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dc.contributor.authorSinger, Daniel E.
dc.contributor.authorAtlas, Steven J.
dc.contributor.authorGo, Alan S.
dc.contributor.authorLopes, Renato D.
dc.contributor.authorLubitz, Steven A.
dc.contributor.authorMcManus, David D.
dc.contributor.authorRevkin, James H.
dc.contributor.authorMills, Donna
dc.contributor.authorCrosson, Lori A.
dc.contributor.authorLenane, Judith C.
dc.contributor.authorAronson, Ronald S.
dc.date2022-08-11T08:08:12.000
dc.date.accessioned2022-08-23T15:45:57Z
dc.date.available2022-08-23T15:45:57Z
dc.date.issued2022-04-25
dc.date.submitted2022-05-23
dc.identifier.citation<p>Singer DE, Atlas SJ, Go AS, Lopes RD, Lubitz SA, McManus DD, Revkin JH, Mills D, Crosson LA, Lenane JC, Aronson RS. ReducinG stroke by screening for UndiAgnosed atRial fibrillation in elderly inDividuals (GUARD-AF): Rationale and design of the GUARD-AF randomized trial of screening for atrial fibrillation with a 14-day patch-based continuous ECG monitor. Am Heart J. 2022 Apr 25;249:76-85. doi: 10.1016/j.ahj.2022.04.005. Epub ahead of print. PMID: 35472303. <a href="https://doi.org/10.1016/j.ahj.2022.04.005">Link to article on publisher's site</a></p>
dc.identifier.issn0002-8703 (Linking)
dc.identifier.doi10.1016/j.ahj.2022.04.005
dc.identifier.pmid35472303
dc.identifier.urihttp://hdl.handle.net/20.500.14038/27649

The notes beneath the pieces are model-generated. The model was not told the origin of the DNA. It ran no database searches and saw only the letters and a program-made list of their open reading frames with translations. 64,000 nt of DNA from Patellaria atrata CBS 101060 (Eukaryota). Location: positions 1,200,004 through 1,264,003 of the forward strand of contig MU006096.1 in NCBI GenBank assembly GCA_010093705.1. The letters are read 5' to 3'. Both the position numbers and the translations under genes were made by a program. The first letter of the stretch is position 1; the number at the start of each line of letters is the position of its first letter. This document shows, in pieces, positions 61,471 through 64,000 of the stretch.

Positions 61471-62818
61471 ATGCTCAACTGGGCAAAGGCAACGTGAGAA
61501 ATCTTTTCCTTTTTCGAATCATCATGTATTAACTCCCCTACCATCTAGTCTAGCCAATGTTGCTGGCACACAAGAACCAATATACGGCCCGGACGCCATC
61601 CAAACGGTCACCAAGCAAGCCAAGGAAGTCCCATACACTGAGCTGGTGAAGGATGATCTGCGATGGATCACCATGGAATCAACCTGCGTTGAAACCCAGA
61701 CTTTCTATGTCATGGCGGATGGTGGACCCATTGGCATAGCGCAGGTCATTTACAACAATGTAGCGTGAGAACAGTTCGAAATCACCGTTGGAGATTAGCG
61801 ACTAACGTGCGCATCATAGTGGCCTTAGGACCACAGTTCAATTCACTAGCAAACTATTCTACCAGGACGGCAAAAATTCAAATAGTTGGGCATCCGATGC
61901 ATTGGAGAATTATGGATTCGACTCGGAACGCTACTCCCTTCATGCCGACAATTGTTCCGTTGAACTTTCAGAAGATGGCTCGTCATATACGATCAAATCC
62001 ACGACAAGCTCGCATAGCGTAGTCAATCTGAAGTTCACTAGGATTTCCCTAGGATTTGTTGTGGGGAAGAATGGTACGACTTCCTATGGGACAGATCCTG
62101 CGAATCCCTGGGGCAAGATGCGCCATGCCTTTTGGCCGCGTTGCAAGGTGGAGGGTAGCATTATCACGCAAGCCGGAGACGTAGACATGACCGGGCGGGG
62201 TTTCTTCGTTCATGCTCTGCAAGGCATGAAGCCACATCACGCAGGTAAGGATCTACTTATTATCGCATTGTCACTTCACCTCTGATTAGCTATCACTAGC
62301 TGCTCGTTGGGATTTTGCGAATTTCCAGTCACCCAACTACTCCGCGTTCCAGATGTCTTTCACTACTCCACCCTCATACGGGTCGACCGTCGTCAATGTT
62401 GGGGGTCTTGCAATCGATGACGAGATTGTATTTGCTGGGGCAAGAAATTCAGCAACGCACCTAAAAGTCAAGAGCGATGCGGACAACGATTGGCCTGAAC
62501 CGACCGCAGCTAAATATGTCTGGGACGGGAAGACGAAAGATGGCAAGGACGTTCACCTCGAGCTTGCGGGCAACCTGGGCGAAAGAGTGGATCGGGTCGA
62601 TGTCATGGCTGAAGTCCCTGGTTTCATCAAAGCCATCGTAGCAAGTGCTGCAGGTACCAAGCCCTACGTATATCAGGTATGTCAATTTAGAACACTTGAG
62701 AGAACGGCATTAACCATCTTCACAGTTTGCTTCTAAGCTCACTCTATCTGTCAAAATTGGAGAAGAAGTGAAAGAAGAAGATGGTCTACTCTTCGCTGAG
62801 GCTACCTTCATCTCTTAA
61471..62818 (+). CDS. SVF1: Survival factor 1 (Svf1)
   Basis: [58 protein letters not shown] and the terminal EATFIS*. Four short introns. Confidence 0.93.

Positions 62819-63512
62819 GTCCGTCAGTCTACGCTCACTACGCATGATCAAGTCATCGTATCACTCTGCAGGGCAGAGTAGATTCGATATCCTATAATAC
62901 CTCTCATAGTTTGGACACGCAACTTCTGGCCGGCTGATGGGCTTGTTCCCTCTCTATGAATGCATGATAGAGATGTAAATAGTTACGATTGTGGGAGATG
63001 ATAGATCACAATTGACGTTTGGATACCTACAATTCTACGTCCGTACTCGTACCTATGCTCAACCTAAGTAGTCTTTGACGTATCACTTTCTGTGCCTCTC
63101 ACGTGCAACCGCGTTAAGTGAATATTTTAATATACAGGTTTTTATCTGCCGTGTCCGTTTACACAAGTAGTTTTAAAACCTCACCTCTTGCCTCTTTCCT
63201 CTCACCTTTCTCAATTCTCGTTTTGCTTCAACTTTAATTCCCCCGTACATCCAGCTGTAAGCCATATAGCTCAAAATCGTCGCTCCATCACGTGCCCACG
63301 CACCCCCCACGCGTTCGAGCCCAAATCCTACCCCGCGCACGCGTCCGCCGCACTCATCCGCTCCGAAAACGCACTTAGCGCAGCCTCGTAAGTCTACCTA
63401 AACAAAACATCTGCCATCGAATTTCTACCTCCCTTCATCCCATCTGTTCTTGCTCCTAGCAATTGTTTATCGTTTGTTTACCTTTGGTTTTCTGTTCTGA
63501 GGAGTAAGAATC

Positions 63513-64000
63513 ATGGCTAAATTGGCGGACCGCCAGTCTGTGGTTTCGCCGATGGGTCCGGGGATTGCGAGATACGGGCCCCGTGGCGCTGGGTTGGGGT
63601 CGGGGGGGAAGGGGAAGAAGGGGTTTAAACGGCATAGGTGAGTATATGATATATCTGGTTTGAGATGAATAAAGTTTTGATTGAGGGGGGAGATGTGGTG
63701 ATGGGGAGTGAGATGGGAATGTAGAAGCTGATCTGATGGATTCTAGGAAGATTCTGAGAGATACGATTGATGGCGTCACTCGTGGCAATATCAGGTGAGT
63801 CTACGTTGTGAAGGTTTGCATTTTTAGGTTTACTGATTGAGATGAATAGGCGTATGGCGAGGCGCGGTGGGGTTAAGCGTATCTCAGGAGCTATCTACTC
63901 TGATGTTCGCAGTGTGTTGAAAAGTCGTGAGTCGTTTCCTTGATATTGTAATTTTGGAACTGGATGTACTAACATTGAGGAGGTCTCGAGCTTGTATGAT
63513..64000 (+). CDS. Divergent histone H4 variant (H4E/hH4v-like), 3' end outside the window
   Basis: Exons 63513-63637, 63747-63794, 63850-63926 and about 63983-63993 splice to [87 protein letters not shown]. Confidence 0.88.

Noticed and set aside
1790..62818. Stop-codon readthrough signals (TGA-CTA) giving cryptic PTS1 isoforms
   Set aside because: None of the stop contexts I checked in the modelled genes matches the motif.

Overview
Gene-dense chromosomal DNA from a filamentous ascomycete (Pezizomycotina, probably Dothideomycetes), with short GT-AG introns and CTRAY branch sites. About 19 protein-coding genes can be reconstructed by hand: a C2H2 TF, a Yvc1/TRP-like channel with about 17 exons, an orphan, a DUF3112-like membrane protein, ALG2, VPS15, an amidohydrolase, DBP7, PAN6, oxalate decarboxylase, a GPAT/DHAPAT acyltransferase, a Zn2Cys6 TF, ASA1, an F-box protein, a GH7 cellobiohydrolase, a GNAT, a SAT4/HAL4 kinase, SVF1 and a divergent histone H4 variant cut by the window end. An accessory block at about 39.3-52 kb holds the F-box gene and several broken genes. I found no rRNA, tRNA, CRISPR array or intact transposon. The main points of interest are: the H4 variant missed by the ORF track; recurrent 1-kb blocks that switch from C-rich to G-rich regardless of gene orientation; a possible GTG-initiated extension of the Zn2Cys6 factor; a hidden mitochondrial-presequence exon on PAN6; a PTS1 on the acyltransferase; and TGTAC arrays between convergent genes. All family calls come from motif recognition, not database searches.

dc.description.abstractBACKGROUND: Screening for atrial fibrillation (AF) is attractive because AF independently raises the risk of ischemic stroke, this risk is largely reversible by long-term oral anticoagulant therapy (OAC), and many patients with AF remain undiagnosed and untreated. Recent trials of one-time brief screening for AF have not produced a significant increase in the proportion of patients diagnosed with AF. Trials of longer-term screening have demonstrated an increase in AF diagnoses, primarily paroxysmal AF. To date, however, no trials have demonstrated that screening for AF results in lower rates of stroke. Clinical practice guidelines conflict in their level of support for screening for AF. METHODS: The GUARD-AF individually randomized trial is designed to test whether screening for AF in individuals age 70 years or greater using a 2-week single-lead electrocardiographic patch monitor can identify patients with undiagnosed AF and lead to treatment with OAC, resulting in a reduced rate of stroke in the screened population. The trial's efficacy end point is hospitalization for stroke (either ischemic or hemorrhagic) and the trial's safety end point is hospitalization for a bleeding event. End points will be ascertained via Medicare claims or electronic health records at 2.5 years after study start. Enrollment is based in primary care practices and the OAC decision for screen-detected cases is left to the patient and their physician. The initial planned target sample size was 52,000, with 26,000 allocated to either screening or to usual care. RESULTS: Trial enrollment was severely hampered by the novel coronavirus disease 2019 (COVID-19) pandemic and stopped at a total enrollment of 11,931 participants. Of 5,965 randomized to the screening arm, 5,713 patients (96%) returned monitors with analyzable results. Incidence of screen-detected and clinically detected AF and associated stroke and bleeding outcomes will be ascertained. CONCLUSIONS: GUARD-AF is the largest AF screening randomized trial using a longer-term patch-based continuous electrocardiographic monitor. The results will contribute important information on the yield of patch-based AF screening, the "burden" of AF detected (percent time in AF, longest episode), and physicians' OAC decisions as a function of AF burden. GUARD-AF's stroke and bleed results will contribute to pooled trial analyses of AF screening, thereby informing future studies and guidelines.